Another take on ISIS (perhaps) being un-stoppable by the West

To understand the progress of ISIS, a rag-tag
militant group raging across the Middle East, it’s not a bad idea to take a
look at the circumstances that made such savagery possible. Nationhood has not
served the area well and ISIS builds upon ancient tribal cultures that cannot
help but feel disenfranchised.

Like a forest that has been artificially prevented
from the periodic burnings nature provides, the Middle East has long been
accumulating tinder on its metaphoric forest floor. That build-up occurred
because of its centuries of neglect of the common man and his hopes for a
future—not a better future, but any
future at all. It only awaited a spark to ignite an inferno no fire-fighters
could control.

That spark was
provided by a Tunisian street-vendor by the name of Tarek al-Tayeb Mohamed
Bouazizi on the 4th of January in 2010. Bouazizi set himself on fire
to protest the confiscation of his wares and the harassment and humiliation
that was inflicted upon him by a municipal official and her aides.  
The municipal
authorities (as is usual among the poor) repeatedly ignored his complaints. His
self-immolation was a catalyst for Tunisians taking to the streets in pent-up
anger and the birth of what has become known as the Arab Spring. Two others followed his lead and those three were immediately
hailed by Arab commentators as “heroic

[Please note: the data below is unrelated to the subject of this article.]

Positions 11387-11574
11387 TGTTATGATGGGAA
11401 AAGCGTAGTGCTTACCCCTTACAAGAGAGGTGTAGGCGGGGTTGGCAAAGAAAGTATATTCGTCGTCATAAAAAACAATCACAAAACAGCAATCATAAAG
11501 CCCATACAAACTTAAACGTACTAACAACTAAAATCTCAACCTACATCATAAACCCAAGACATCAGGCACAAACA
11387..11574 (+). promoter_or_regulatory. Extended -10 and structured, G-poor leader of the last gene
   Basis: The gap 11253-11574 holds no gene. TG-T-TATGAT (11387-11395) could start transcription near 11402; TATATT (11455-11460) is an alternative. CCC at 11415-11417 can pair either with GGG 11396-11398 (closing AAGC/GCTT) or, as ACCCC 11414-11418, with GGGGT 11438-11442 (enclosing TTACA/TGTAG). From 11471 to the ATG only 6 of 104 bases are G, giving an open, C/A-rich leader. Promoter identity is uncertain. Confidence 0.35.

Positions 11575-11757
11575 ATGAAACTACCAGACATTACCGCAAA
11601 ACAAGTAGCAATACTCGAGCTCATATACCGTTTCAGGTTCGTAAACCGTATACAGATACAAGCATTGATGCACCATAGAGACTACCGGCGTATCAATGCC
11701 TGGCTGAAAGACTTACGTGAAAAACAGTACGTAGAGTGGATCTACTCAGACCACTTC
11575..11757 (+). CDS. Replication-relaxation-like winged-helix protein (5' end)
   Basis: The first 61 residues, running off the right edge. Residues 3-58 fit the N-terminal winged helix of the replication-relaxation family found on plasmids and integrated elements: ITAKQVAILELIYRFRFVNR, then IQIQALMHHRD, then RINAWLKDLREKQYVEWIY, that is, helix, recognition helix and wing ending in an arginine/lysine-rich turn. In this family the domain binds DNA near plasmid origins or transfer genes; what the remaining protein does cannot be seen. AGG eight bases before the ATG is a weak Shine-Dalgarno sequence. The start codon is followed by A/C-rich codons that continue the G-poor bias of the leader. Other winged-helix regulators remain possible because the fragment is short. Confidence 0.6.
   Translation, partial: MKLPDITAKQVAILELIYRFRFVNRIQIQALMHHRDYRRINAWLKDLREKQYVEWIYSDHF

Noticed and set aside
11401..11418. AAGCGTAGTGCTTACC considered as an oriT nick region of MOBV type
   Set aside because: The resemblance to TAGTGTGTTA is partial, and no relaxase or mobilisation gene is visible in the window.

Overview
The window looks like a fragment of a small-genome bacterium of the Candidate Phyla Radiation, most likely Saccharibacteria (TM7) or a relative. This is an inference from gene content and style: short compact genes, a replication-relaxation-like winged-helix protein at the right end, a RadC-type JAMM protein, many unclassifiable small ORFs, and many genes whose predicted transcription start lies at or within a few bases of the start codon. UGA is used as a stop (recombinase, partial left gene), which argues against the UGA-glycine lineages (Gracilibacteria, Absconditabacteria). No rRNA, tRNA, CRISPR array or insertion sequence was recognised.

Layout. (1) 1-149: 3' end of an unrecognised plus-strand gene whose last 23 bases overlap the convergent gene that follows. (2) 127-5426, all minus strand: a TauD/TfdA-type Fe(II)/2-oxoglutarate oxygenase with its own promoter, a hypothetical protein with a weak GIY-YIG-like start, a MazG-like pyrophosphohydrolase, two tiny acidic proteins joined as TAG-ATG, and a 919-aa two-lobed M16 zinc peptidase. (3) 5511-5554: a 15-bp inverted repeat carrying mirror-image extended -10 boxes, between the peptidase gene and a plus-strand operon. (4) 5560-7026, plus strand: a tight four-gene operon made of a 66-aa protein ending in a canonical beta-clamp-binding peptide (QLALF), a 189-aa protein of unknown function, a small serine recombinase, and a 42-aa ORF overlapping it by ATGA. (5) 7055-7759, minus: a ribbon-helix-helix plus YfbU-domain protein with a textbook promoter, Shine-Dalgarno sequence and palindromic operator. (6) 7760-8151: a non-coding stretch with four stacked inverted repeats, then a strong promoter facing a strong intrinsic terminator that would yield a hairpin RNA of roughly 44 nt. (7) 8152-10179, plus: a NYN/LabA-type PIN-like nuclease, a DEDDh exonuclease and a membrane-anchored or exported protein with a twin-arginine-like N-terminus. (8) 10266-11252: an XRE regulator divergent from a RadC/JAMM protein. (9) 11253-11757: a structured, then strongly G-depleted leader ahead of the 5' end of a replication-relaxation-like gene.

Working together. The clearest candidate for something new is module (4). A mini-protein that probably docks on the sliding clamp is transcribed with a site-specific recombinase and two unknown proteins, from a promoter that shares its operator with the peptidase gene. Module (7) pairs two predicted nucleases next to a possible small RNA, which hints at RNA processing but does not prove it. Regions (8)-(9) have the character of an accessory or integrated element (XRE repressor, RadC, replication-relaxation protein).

martyrs of a new Middle Eastern revolution.
Public anger and
violence intensified after his death, leading Tunisian President Zine El
Abidine Ben Ali to step down on 14 January 2011. His twenty-three years in power collapsed within ten days. Demonstrations
and riots throughout Tunisia quickly spread across the Arab world in the manner
of an out-of-control and very dangerous forest-fire.
Speaking of fire-fighters, a quote from
moralist-humorist George Carlin might not be amiss: “If crime-fighters fight crime and fire-fighters fight fire, what do
freedom fighters fight?”
The Middle East is awash in freedom-fighters,
which ISIS claims to be.
That’s my point. A
revolution against injustice cannot possibly be repaired or constrained by the
very national governments that committed the injustice. Not those in Saudi,
Syria, Pakistan, Iraq, Afghanistan, Libya or Tunisia and across most of Africa.
Certainly not in Egypt, where the
first democratically elected president in
its 5,000 year history
lasted less than a year before the military put democracy
out of business and on trial. The message behind that travesty was (and is)
crystal clear.
It’s much the same
across the entire Middle East, where national governments hang on by brute
force against a rising tide of such injustices. You can include Israel and Iran
(both non-Arab states) in that category if you care to.
A great deal of the blame attributes to
colonial powers that drew national boundaries over afternoon tea and without
any thought or concern given to ancient tribal associations. Those who grab
power and territory care not a whit for antiquity. This is true of ISIS as
well, as they destroy ancient historic sites in a frenzy to obliterate all that
lies in the past.